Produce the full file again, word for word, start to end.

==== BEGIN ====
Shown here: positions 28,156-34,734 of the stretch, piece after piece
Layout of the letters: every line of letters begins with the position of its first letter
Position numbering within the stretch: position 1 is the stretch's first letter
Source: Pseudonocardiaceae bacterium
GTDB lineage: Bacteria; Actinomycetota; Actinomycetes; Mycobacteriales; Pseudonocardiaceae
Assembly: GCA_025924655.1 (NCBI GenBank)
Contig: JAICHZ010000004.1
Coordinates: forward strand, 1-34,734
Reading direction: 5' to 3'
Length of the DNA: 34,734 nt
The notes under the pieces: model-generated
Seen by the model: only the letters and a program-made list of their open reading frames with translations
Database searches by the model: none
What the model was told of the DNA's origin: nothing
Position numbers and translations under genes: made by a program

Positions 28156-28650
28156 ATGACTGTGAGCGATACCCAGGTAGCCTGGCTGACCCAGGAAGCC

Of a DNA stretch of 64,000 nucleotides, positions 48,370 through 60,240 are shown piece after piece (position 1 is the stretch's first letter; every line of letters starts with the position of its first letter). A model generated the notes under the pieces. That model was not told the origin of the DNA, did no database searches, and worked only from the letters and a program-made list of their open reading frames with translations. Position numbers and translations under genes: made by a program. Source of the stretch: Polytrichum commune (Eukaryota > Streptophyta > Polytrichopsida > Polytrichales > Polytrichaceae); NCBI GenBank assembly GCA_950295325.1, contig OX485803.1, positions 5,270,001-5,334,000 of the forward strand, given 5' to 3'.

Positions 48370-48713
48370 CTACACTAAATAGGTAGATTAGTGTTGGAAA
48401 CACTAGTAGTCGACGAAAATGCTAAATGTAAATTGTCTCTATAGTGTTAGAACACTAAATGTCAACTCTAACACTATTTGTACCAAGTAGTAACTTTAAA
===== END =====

Shown here: positions 28,156-34,734 of the stretch, piece after piece
Layout of the letters: every line of letters begins with the position of its first letter
Position numbering within the stretch: position 1 is the stretch's first letter
Source: Pseudonocardiaceae bacterium
GTDB lineage: Bacteria; Actinomycetota; Actinomycetes; Mycobacteriales; Pseudonocardiaceae
Assembly: GCA_025924655.1 (NCBI GenBank)
Contig: JAICHZ010000004.1
Coordinates: forward strand, 1-34,734
Reading direction: 5' to 3'
Length of the DNA: 34,734 nt
The notes under the pieces: model-generated
Seen by the model: only the letters and a program-made list of their open reading frames with translations
Database searches by the model: none
What the model was told of the DNA's origin: nothing
Position numbers and translations under genes: made by a program

Positions 28156-28650
28156 ATGACTGTGAGCGATACCCAGGTAGCCTGGCTGACCCAGGAAGCC

Of a DNA stretch of 64,000 nucleotides, positions 48,370 through 60,240 are shown piece after piece (position 1 is the stretch's first letter; every line of letters starts with the position of its first letter). A model generated the notes under the pieces. That model was not told the origin of the DNA, did no database searches, and worked only from the letters and a program-made list of their open reading frames with translations. Position numbers and translations under genes: made by a program. Source of the stretch: Polytrichum commune (Eukaryota > Streptophyta > Polytrichopsida > Polytrichales > Polytrichaceae); NCBI GenBank assembly GCA_950295325.1, contig OX485803.1, positions 5,270,001-5,334,000 of the forward strand, given 5' to 3'.

Positions 48370-48713
48370 CTACACTAAATAGGTAGATTAGTGTTGGAAA
48401 CACTAGTAGTCGACGAAAATGCTAAATGTAAATTGTCTCTATAGTGTTAGAACACTAAATGTCAACTCTAACACTATTTGTACCAAGTAGTAACTTTAAA